Introducing Psychoanalysis brings together leading analysts to explain what psychoanalysis is and how it has developed, setting its ideas in their appropriate social and intellectual context.
Based on lectures given at the British Psychoanalytic Society, the contributions capture the diversity of opinion among analysts to provide a clear and dynamic presentation of concepts such as:
Frequently misunderstood subjects are demystified and the contributors' wealth of clinical and supervisory experience ensures that central concepts are explained with refreshing clarity. Clinical examples are included throughout and provide a valuable insight into the application of psychoanalytic ideas. This overview of the wide variety of psychoanalytic ideas that are current in Britain today will appeal to all those training and practicing in psychoanalysis and psychoanalytic psychotherapy, as well as those wishing to broaden their knowledge of this field.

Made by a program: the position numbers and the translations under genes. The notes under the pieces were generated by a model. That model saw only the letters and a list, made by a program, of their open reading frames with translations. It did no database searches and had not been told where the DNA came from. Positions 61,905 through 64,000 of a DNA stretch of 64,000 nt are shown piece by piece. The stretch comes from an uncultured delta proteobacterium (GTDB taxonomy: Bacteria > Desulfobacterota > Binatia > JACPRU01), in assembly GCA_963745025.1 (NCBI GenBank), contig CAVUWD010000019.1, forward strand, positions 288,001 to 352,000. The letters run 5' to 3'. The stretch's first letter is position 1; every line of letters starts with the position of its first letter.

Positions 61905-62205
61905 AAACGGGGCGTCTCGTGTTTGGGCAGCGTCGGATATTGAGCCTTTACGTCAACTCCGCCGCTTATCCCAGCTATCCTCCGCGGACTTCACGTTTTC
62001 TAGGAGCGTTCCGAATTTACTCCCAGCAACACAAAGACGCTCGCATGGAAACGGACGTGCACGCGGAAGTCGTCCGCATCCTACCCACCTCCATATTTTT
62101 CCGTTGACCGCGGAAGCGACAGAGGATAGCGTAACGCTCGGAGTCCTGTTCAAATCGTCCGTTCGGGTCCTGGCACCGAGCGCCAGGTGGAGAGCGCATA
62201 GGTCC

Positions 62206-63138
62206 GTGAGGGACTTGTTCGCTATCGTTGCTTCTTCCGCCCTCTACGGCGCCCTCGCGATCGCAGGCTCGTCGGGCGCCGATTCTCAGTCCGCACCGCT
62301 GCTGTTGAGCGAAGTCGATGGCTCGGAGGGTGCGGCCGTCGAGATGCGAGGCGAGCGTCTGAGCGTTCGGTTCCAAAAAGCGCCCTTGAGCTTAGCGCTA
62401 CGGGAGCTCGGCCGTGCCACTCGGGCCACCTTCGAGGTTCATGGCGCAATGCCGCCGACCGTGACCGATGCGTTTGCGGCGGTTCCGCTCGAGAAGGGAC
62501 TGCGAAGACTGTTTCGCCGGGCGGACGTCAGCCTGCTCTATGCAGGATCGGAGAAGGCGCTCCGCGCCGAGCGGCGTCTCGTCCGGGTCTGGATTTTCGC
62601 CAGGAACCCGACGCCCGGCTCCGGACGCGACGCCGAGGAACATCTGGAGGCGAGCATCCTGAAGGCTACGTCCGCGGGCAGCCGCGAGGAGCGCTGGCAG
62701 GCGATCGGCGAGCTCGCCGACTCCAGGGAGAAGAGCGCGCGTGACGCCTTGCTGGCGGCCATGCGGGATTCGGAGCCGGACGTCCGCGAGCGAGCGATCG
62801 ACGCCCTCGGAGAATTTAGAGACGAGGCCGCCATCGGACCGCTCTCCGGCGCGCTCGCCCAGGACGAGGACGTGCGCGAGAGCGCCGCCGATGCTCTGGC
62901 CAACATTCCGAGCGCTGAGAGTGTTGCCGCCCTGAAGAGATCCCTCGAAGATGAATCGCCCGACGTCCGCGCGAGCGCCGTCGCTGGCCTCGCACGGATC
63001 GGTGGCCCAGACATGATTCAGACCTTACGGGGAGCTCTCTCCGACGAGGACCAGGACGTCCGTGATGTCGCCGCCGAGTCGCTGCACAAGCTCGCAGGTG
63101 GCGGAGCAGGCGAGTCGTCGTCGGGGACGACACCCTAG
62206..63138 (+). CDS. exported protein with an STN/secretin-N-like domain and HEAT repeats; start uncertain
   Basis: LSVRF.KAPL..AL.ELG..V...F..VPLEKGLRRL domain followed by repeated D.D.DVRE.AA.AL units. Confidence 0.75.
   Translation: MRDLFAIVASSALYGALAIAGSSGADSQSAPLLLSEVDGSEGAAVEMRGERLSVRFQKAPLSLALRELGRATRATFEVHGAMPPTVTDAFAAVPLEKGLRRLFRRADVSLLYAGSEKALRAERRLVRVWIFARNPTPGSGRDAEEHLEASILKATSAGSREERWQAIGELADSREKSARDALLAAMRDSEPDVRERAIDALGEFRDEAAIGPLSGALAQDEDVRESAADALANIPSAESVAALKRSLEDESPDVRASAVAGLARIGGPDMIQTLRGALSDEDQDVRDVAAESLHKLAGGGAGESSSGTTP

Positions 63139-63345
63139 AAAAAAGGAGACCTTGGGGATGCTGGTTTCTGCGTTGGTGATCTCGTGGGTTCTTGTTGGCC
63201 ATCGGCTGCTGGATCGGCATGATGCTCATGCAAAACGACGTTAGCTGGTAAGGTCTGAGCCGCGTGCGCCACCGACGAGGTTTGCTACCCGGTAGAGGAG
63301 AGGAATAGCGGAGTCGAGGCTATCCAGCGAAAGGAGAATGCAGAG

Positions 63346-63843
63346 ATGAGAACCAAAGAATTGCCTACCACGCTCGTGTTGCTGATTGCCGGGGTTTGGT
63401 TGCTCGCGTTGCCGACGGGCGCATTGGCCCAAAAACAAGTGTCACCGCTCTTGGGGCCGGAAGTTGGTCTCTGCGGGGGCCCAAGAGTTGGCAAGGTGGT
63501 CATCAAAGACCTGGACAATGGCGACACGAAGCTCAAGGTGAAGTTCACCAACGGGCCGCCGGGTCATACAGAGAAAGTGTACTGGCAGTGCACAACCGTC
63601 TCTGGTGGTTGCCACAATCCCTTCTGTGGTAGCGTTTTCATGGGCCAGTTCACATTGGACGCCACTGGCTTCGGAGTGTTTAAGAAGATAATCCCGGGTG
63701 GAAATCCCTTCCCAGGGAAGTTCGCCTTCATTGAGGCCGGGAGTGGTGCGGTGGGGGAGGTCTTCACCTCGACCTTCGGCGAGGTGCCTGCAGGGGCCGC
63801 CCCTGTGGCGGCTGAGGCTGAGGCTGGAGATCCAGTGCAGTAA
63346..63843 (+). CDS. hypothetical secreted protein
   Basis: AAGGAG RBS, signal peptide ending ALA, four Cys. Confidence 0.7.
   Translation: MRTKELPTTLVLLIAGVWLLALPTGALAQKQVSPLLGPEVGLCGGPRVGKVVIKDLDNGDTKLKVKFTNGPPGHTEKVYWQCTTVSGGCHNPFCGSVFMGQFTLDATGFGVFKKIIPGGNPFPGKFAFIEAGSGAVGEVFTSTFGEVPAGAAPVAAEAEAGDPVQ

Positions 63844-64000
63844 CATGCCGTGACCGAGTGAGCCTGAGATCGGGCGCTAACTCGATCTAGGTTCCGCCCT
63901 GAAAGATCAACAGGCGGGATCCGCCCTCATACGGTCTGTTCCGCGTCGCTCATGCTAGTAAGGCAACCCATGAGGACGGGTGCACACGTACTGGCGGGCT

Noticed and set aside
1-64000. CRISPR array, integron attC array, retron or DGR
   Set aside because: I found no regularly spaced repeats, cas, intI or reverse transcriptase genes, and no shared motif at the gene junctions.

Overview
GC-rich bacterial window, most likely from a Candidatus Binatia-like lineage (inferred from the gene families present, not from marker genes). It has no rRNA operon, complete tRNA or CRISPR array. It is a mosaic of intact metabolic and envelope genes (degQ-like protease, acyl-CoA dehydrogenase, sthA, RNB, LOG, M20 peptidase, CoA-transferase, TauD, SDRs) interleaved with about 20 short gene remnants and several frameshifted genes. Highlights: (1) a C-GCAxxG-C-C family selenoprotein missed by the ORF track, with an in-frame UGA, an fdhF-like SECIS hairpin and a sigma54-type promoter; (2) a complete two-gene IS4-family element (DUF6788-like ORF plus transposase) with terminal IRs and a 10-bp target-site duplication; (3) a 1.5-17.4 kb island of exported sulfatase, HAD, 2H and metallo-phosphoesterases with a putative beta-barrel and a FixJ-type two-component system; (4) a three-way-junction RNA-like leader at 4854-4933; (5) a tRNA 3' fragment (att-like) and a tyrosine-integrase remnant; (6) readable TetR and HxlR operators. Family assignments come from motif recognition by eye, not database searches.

Part I: The Mind and Psychic Pain. Galatariotou, The Defences. Joseph, The Paranoid-Schizoid Position. Roth, The Depressive Position. Barrows, 'Can this be Pity?' - Envy, Guilt and Projective Identification. Part II: Symbolisation. Johns, The Facilitating Environment. Di Ceglie, Symbol Formation and the Construction of the Inner World. Budd, Recent Developments in the Theory of Dreams. Part III: Sexuality and the Formation of Identity. Laufer, Gender Identity and Reality. Birksted-Breen, The Feminine. Feldman, The Oedipus Complex I. Kohon, The Oedipus Complex II. Part IV: Patient and Analyst Interaction. Tonnesmann, Transference and Countertransference: An Historical Approach. Roth, Projective Identification. Riley, Two Approaches to Interpretation and the Relationship Between Them. Part V:Extreme Psychic States. Campbell, Perversion: Sadism and Survival. Garland, Trauma and the Possibility of Recovery.